So instead, we have several rites, with several different ways to worship God, each approved by long custom and the Holy Spirit, each in communion with the See of Peter. Each bishop also has certain areas in which he can lay out his own rules for his own diocese, and each pastor has certain rules in his own parish. All parents have the right, within certain bounds, to lay out rules for their own households, too. This is called the principle of subsidiarity.

This may seem strange, but most people live it every day in the secular world. The federal government of the US has certain rules, but every state and every city or county have their own rules, too. Some people can buy liquor on Sunday, some people can only buy during the week, and some counties can’t even sell you weak beer. Is that unfair? No; it’s more fair than having one rigid law code for all. Within bounds, they can have the law that suits them.

I fail to see why they would be obligated to do so in the first place.

The Nicean Creed is not intended to be a recitation of every single element of faith.

Reciting the Nicean Creed with the filoque does not amount to a denial of the Procession of the Spirit from both the Father and Son as if from one Principle.

My understanding is that the only significant difference between the two is the latter’s acceptance of Roman Catholic papal doctrine. My question was specifically in response to the following statement.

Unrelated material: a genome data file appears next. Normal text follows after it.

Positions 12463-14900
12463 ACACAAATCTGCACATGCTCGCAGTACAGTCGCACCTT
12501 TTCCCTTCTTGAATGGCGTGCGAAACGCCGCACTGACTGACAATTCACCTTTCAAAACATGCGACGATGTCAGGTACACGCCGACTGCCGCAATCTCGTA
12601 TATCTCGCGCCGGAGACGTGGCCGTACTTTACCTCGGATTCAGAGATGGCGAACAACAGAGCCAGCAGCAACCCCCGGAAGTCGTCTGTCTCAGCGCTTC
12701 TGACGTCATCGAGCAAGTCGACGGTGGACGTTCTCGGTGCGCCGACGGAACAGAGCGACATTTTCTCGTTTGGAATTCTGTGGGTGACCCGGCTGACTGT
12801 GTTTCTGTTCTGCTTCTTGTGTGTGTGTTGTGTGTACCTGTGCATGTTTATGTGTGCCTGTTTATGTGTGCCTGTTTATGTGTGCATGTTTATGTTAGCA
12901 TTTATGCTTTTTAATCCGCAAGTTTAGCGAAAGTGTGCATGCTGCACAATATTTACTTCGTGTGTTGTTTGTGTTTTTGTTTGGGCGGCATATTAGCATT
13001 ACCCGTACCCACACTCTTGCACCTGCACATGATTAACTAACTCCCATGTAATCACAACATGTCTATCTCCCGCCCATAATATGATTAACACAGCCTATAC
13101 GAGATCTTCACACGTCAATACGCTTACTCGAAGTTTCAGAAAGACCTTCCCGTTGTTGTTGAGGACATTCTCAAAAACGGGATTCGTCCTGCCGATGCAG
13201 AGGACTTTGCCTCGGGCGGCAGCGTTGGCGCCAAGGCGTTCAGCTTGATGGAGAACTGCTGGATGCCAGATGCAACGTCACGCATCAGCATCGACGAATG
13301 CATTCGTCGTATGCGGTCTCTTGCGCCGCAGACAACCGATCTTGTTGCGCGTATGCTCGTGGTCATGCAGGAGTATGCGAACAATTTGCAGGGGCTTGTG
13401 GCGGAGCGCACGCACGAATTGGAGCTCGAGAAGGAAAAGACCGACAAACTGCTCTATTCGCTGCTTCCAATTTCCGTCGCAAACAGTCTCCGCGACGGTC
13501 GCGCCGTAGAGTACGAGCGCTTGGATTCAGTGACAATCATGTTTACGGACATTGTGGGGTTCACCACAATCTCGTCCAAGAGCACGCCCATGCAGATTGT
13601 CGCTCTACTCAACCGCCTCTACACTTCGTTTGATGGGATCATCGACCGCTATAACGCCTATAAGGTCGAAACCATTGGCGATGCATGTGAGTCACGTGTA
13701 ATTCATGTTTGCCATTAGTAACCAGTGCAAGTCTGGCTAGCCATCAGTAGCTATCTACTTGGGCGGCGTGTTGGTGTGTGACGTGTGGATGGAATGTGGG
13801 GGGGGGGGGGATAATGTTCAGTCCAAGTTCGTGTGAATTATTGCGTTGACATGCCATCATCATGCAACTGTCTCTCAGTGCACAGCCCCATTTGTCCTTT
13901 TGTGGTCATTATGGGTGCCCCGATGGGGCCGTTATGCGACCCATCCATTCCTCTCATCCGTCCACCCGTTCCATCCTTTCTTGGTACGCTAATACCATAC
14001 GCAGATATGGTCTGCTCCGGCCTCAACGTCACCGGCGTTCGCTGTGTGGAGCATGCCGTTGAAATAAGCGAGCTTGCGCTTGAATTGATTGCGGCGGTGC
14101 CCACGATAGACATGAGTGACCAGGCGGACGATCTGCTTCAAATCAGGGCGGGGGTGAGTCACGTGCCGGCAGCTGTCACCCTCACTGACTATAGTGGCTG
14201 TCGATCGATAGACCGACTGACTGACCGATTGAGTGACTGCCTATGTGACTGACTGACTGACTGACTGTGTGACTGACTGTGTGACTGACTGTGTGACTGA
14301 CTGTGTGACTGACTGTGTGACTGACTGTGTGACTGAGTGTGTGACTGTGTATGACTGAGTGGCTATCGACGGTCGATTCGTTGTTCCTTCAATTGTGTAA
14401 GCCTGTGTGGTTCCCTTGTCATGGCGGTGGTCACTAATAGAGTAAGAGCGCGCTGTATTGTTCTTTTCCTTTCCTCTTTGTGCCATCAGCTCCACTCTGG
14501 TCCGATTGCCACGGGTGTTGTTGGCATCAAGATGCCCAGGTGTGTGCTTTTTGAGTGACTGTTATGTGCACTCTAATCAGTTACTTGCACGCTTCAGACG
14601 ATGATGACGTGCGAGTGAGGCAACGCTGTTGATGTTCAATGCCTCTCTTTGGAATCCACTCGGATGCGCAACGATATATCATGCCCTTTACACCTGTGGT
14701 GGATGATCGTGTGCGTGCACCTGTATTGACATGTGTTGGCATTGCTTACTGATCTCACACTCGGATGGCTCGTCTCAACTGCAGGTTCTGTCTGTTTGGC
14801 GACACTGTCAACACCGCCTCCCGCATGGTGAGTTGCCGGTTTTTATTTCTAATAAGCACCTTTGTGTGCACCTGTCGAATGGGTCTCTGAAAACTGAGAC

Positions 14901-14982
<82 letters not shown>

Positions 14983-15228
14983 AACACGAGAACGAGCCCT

This statement lists two sacraments (confirmation/chrismation, and the Eucharist) that Eastern Rite Catholics allow their children to receive, and which Latin Rite Catholics deny their children until their teens. You don’t think this difference changes “the essentials of our common faith”?

All of the Catholic rites are one big church with agreement on the essentials or “dogmas” of the faith. We differ at times in what languages we speak in the liturgy and in other elements of practicing our faith that do not change the essentials of our common faith. Eastern rite Catholics can partake of the Eucharist in a Latin rite parish if they wish and vice versa.

So, can members of a Latin Rite parish, who are parents of a toddler, bring their child to an Eastern Rite parish and have him chrismated and communed?
Will their Latin Rite parish then allow this child–who is now a full fledged member of the Church–to receive the Eucharist, or will they continue to deny him?

Then why not remove the filioque altogether and take a step toward healing the tragic and sinful division that exists between the Eastern and Western Church?

Not if the parents intend to remain in the Latin Church. However, if the parents have transferred (been granted a change of Ritual Church by the appropriate Bishops) to an Eastern Catholic Church and their children are chrismated and communed, the children may then validly receive in a Latin parish even if they are under the age of reception that is the norm for the Latin Church.

Same Beliefs:
Eastern Catholic Churches/ Latin Catholic Church =Same Doctrine. (Catechism of the Catholic Church is for both the Eastern and Latin Church)

Different Discipline:

Eastern Catholic Churches - Eastern Code of Canon Law
Latin Catholic Church - Latin Code of Canon Law

Eastern Catholic Churches - several different Liturgical/ Rites books
Latin Catholic Church - Latin Rites and Liturgical Books

Becuase the issue is NOT about the word filioque being in the Creed.

The issue is the doctrinal differences in the Procession of the Spirit.

Removing the filioque from the Creed itself will do little, if anything, to resovle the doctrinal differences.

No, why do you think it does?

There are variances is the DISCIPLINE of the Sacraments, but our understanding of them ( the DOCTRINE) is identical.